COMMENT OF THE DAY: A FEW REMEDIES FOR THOSE TRAFFIC PROBLEMS YOU’VE BEEN HAVING “Number one. Eliminate dead ends inside the loop. Every neighborhood in Houston has blocked off 99% of its streets. There are times when I need to wait multiple cycles at a light because it’s the only ingress into the development. Houston is a CITY.
Number two. Learn how to merge. There is construction at Mid Lane at San Felipe eastbound, and traffic is backed up to 610 because everyone is terrified of being in the barren empty right lane, which in turn is because they know people will be hostile to allowing them to merge. This is the single most stupid driving behavior I can think of. You need to queue AT the point of the merge, and alternate left and right lanes, quickly, cleanly, efficiently and politely. A whole mile of road empty? Come on people.
Number three. Get out of the way of people behind you who want to be in the left-turn lane. Many of those turnlanes have sensors, and will not give a left arrow if no cars are at the line — AT THE LINE — when the other side’s light turns red. Or yellow! There are multiple examples of lights where you don’t get an arrow unless you beat the other side’s yellow. So every time I see a driver with two empty car lengths in front of them, and a driver with their left-turn signal behind them, I just wonder. (The reason I stressed ‘at the line’ above is that I was once behind someone who was a car’s length away from the line. I asked myself, should I honk or shouldn’t I? I wasn’t sure about this light, so I bit my lip. You can guess the rest).
Number four. Make all streets one-way. Every single one. Even Westheimer. In residential neighborhoods you can only get one car through anyway, because everyone is parked on both sides. Just get it over with already. The left and right turns will also be that much easier.” [J.V., commenting on Comment of the Day: We Have Met the Traffic, and It Is Us] Illustration: Lulu
COMMENT OF THE DAY: WE HAVE MET THE TRAFFIC, AND IT IS US “. . . Next time you are stuck in traffic, remember that you ARE traffic. You don’t really have much of a right to complain about the traffic you are sitting in, because, well, you are part of the problem. And when did people think they could live in the urban core of the fourth largest city in the United States and not have to deal with traffic? Saying that a new development will result in ‘increased traffic’ really is the most ridiculous rationale that one could provide against such a development. I dislike traffic as much as anyone else, but I also like density and density means more traffic. Maybe if some of our representative politicians didn’t fight tooth-and-nail against alternative forms of non-automotive transportation we could all enjoy the benefits of increased density without increased traffic.” [thedudeabides, commenting on Grocers Supply Sale Will Supply 15 Acres for Apartments, Shops Across from Studemont Kroger] Illustration: Lulu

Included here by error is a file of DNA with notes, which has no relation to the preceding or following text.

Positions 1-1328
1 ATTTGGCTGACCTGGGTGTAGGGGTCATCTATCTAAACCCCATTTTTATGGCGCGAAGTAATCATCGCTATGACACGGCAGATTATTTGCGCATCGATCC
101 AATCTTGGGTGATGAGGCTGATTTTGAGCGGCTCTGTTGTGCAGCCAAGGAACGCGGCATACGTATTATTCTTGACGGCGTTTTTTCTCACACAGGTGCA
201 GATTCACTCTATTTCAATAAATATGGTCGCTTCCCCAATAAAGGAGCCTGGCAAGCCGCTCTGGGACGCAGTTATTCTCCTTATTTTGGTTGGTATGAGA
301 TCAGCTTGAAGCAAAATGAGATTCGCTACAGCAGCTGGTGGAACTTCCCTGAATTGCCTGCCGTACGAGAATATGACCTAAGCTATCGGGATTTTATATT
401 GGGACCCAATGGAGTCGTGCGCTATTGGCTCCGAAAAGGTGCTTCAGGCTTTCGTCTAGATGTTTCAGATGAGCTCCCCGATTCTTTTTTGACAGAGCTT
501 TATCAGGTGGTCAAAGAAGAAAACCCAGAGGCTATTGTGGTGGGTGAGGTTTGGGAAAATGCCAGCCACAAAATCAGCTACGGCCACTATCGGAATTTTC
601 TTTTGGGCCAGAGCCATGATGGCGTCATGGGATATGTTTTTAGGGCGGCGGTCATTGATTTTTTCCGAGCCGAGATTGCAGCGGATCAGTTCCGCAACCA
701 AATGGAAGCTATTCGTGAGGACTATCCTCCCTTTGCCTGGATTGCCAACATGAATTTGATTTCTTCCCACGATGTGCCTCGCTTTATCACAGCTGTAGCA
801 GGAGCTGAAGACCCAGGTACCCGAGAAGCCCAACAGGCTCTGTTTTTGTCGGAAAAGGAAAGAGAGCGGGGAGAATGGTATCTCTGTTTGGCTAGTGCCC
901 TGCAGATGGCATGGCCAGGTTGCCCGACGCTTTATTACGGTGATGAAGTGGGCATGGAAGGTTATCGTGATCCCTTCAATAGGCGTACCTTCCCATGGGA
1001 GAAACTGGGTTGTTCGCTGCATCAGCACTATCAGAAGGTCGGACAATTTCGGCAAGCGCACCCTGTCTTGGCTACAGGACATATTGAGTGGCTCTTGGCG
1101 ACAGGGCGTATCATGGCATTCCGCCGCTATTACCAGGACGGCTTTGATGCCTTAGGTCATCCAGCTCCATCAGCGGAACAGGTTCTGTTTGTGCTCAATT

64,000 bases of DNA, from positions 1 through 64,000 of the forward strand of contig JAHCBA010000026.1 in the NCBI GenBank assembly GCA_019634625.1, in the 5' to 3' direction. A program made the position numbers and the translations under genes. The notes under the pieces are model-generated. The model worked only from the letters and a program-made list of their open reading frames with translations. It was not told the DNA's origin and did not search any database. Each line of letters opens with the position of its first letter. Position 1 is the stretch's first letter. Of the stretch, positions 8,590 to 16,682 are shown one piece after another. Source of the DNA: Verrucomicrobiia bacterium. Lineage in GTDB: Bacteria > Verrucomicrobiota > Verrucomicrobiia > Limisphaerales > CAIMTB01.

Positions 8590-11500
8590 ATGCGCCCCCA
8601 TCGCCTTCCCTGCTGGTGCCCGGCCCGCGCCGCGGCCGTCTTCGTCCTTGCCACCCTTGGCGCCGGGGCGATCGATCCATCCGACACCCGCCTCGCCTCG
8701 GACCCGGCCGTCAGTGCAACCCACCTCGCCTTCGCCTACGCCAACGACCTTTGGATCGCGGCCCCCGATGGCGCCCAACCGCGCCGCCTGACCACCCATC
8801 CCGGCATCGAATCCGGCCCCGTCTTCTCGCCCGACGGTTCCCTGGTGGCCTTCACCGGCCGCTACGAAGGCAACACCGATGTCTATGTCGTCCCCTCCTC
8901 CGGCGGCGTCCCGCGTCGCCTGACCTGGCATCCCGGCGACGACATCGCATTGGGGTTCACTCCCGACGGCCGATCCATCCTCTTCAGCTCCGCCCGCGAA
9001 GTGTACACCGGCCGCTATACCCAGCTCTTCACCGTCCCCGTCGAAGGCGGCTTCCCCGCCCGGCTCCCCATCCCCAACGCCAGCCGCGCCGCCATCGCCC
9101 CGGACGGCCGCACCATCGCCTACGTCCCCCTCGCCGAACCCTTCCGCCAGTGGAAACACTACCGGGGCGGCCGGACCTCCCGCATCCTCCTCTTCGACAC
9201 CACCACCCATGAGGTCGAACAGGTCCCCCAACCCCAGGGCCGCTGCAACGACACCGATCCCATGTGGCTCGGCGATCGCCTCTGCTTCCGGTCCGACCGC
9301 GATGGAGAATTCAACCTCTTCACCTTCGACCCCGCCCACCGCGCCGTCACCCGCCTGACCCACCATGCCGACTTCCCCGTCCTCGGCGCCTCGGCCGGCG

In February, the Art Guys went for distance, walking the marathon that is W. Little York Rd.; tomorrow, they’ll be going for danger. The 9th of their “12 Events” requires Jack Massing and Michael Galbreth to maintain pedestrian safety techniques and situational awareness as they cross the street, all day, at Westheimer and Hillcroft/Voss, what they’re claiming is the “busiest intersection in Houston.”
Here’s the deal: They’ll start their day off walking clockwise, and, presumably to avoid the monotony, switch things up and go counterclockwise the rest of the afternoon. It’s unclear whether they’ll be taking advantage of the various muscle supplements and joint remedies at the nearby Vitamin Shoppe in the Westhill Village Shopping Center there on the southwest corner.
Photo of Art Guys on W. Little York Rd.: Everett Taasevigen
COMMENT OF THE DAY SECOND RUNNER-UP: NO ZONING MEANS WE’LL ALWAYS HAVE TRAFFIC SURPRISES “If there was only a way to plan for traffic and infrastructure by knowing the density that a site will have in the future . . . Oh yeah, its called Zoning. Then you know the worst case development scenario. And if you ever want to build bigger than you have to upgrade the infrastructure first. Nah, why do that, we can just let people build as big as they want and try and fix the problems later. Unless you are for zoning and rules than you can’t complain about traffic. They are the same. [DD, commenting on A Second Midrise Alexan Planned Right Beside the First One on Yale]
COMMENT OF THE DAY: THE LIES HOUSTON DRIVERS TELL THEMSELVES “I’m convinced that everyone in Houston lies to themselves (and others) regarding their commute. Ask someone who works downtown and lives in Sugarland or the Woodlands what their commute is. ‘30 to 45 minutes, it’s not that bad’ will be their response. What a lie! It takes 10-20 minutes just to get from a downtown garage to a freeway most days. Perhaps they are only spending 30-45 minutes on the freeway (on a good day), but they are forgetting the 15 it took on get on the freeway and the 15-20 it takes to get from the freeway to their driveway. But its not just people from the burbs that lie about their commute. Talk to someone who lives in Montrose or the Heights and they’ll brag that their commute to downtown is only 10 minutes. Total crap! There are intersections that take longer than that to get through. People who live in Midtown might have a 10 minute commute, but that’s on a good day. So here’s the formula I use when calculating someone’s average commute. If they live inside the loop, double whatever commute time they give you. If they live outside the loop, multiply by 2.5. Try it out when talking to coworkers some time, you’ll find that its fairly accurate.” [Walt, commenting on Comment of the Day: How To Drum Up Support for Better Public Transportation in Houston, and Faster] Illustration: Lulu